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Goal-Setting & Decision-Making in College WEB

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Keith Allen

on 26 August 2016

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Transcript of Goal-Setting & Decision-Making in College WEB

practical application(s)
Begin with
"the End"
in Mind

Think: Big
Think: Many

Write them down
where you will see them often: mirror, chalkboard, 3X5's
Email them to yourself
in the future here: FutureMe.org
Use them as passwords
by making abbreviations
your goals
execute, review, and adjust
Purpose
Goal break-down:
How to Best Manage your Goals
Long-term:
Mid-term:
Short-term:
life calling
life's work
Goal-Setting & Decision-Making in College
brought to you by:
Academic Enhancement Satellite Office
Keith Allen
Academic Specialist
Satellite Office, Brumby Hall Rotunda
office: 706-583-0403
email: khallen@uga.edu
For example, Visualize / Realize...
get crystal-clear clarity on the following:

What does the end of these 4 years look like?
What does it feel like to have
finished well
?
Where am I one month after commencement?
What kind of office / work environment will be my reality?
What about my colleagues?
What are they like?
What are my preferences?
What about my work/career?
2. formulate action steps:
1. establish priorities
fill-in as many steps as possible
the more steps you can see now, the better
distinguish the "important" from the "urgent"
Write down 100 things you want to do before you die
apply
at all scales(s)
then do some "fly-overs"
BHAG:
big, hairy, audacious, goals
Collins, J., (2001)
strive to maintain an accurate perspective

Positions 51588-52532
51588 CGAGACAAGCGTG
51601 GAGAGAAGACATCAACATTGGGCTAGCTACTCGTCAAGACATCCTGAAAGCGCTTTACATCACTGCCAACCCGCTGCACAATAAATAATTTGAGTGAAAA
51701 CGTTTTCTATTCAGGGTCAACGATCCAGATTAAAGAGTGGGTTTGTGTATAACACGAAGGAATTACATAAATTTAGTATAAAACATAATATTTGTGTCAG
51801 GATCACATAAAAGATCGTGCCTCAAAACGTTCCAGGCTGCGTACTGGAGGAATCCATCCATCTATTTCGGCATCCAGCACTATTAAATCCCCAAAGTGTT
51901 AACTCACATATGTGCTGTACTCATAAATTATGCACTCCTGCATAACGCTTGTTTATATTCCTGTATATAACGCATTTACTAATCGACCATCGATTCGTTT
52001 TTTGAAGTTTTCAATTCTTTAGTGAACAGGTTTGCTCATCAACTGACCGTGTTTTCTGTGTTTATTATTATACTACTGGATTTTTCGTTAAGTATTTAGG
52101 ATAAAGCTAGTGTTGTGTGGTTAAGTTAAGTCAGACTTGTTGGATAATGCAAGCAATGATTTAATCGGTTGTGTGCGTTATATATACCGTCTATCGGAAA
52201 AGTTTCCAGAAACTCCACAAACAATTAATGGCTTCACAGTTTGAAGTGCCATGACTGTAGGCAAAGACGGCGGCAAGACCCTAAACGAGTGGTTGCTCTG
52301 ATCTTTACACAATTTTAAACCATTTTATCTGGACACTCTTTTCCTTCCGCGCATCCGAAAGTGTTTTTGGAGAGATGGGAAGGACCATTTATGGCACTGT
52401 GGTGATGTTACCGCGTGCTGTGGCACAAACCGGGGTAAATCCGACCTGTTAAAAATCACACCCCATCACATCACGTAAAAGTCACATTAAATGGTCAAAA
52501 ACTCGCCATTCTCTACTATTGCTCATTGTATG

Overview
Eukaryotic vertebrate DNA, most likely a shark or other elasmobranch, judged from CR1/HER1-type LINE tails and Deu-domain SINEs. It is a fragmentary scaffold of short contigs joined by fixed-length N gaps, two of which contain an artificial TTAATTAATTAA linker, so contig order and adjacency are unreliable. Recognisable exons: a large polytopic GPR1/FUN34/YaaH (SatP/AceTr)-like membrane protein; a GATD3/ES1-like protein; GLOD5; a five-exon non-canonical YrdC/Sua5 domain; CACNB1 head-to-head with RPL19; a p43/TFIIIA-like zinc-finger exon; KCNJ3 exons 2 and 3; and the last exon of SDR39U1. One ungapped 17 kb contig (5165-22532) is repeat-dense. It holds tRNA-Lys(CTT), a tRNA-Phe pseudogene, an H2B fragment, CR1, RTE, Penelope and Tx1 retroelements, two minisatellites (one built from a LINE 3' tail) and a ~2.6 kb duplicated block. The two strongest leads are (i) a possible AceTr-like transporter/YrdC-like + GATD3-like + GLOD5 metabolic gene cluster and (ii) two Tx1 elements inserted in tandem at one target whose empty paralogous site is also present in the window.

Maintain:
Prioritize:
each
day,
week
,
&
semester
Step 3
a: urgent & important
b: important, yet not urgent
c: urgent, yet not important
d: not urgent or important
Urgent / not Urgent

Important :



not Important :
I
II
III
looming assignment deadlines
crises
cramming for exams
emergencies
last minute preparations
preview/reading before class
reviewing notes between classes
planned study
exercise & health
planning & goal-setting
some emails, texts, & phone calls
most interruptions
popular activities & events
some meetings
trivia & twitter
some phone calls
excessive internet / tv
facebook updates
time wasters
IV
on a macro-level
Priority Matrix
**for optimum performance, make decisions that keep you working in Area II as much as possible
Academic Counseling
Tutoring
CARE
Early Alert
What is time management?
why do we need to manage our time?
why time management in college?
what are the benefits?
avoid: un-necessary stress, guilt, failure
enjoy these benefits:
success thrive,
a right-path (framework), sense of direction
learn how create margin (freedom)
allows you to say "yes" to the "best"
clarify--personal understanding or sense of self
gain an accurate perspective of time / life-stage
what about the freedom of college life?
Collegiate time-management
the act or process of planning and exercising conscious control over the amount of time spent on specific activities, especially to increase effectiveness, efficiency or productivity.
Definition:
GOALS